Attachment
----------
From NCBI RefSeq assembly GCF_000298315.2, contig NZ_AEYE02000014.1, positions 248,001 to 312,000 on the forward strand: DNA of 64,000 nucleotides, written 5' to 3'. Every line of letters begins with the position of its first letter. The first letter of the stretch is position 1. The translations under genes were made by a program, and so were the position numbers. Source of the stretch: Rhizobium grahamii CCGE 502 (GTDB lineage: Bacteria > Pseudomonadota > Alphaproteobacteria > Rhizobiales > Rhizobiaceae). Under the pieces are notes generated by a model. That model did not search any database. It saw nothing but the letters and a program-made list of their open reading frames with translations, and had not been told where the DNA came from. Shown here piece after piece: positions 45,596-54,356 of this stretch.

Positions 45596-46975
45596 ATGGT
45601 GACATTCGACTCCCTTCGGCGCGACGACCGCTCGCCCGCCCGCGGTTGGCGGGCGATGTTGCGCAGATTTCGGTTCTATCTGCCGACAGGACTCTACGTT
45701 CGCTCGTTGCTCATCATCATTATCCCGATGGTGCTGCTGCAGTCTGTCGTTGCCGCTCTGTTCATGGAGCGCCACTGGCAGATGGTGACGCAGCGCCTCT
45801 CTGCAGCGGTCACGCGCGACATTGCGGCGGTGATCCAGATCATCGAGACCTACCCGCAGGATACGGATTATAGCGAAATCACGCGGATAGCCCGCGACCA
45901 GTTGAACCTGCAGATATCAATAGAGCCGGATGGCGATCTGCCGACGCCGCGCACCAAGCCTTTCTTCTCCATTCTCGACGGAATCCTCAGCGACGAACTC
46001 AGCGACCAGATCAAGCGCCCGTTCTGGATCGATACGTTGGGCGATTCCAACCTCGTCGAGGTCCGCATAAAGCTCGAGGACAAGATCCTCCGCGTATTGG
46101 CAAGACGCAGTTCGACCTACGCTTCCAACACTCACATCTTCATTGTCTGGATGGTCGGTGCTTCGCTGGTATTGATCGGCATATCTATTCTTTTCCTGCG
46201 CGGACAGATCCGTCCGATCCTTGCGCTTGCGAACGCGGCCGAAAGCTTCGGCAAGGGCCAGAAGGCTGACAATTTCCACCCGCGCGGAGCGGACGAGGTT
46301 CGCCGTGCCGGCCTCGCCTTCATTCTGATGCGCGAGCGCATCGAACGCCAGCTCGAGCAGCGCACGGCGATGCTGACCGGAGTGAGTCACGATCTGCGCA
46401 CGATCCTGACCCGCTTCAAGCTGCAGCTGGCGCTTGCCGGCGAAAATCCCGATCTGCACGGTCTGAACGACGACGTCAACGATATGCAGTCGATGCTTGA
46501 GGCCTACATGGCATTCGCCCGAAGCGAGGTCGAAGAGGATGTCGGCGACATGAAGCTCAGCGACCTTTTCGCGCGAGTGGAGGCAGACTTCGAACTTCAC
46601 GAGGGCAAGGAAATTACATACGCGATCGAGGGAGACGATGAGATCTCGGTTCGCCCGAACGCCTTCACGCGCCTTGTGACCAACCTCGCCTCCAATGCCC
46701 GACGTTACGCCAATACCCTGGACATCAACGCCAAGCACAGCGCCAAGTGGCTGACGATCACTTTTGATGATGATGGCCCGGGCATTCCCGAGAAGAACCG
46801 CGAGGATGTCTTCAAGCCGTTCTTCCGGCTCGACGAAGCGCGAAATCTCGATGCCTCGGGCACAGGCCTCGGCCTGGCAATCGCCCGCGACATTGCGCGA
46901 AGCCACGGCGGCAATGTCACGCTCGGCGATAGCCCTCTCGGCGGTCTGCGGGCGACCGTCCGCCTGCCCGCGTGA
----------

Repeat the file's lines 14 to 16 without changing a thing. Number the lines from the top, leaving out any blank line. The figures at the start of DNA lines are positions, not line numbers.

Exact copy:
46601 GAGGGCAAGGAAATTACATACGCGATCGAGGGAGACGATGAGATCTCGGTTCGCCCGAACGCCTTCACGCGCCTTGTGACCAACCTCGCCTCCAATGCCC
46701 GACGTTACGCCAATACCCTGGACATCAACGCCAAGCACAGCGCCAAGTGGCTGACGATCACTTTTGATGATGATGGCCCGGGCATTCCCGAGAAGAACCG
46801 CGAGGATGTCTTCAAGCCGTTCTTCCGGCTCGACGAAGCGCGAAATCTCGATGCCTCGGGCACAGGCCTCGGCCTGGCAATCGCCCGCGACATTGCGCGA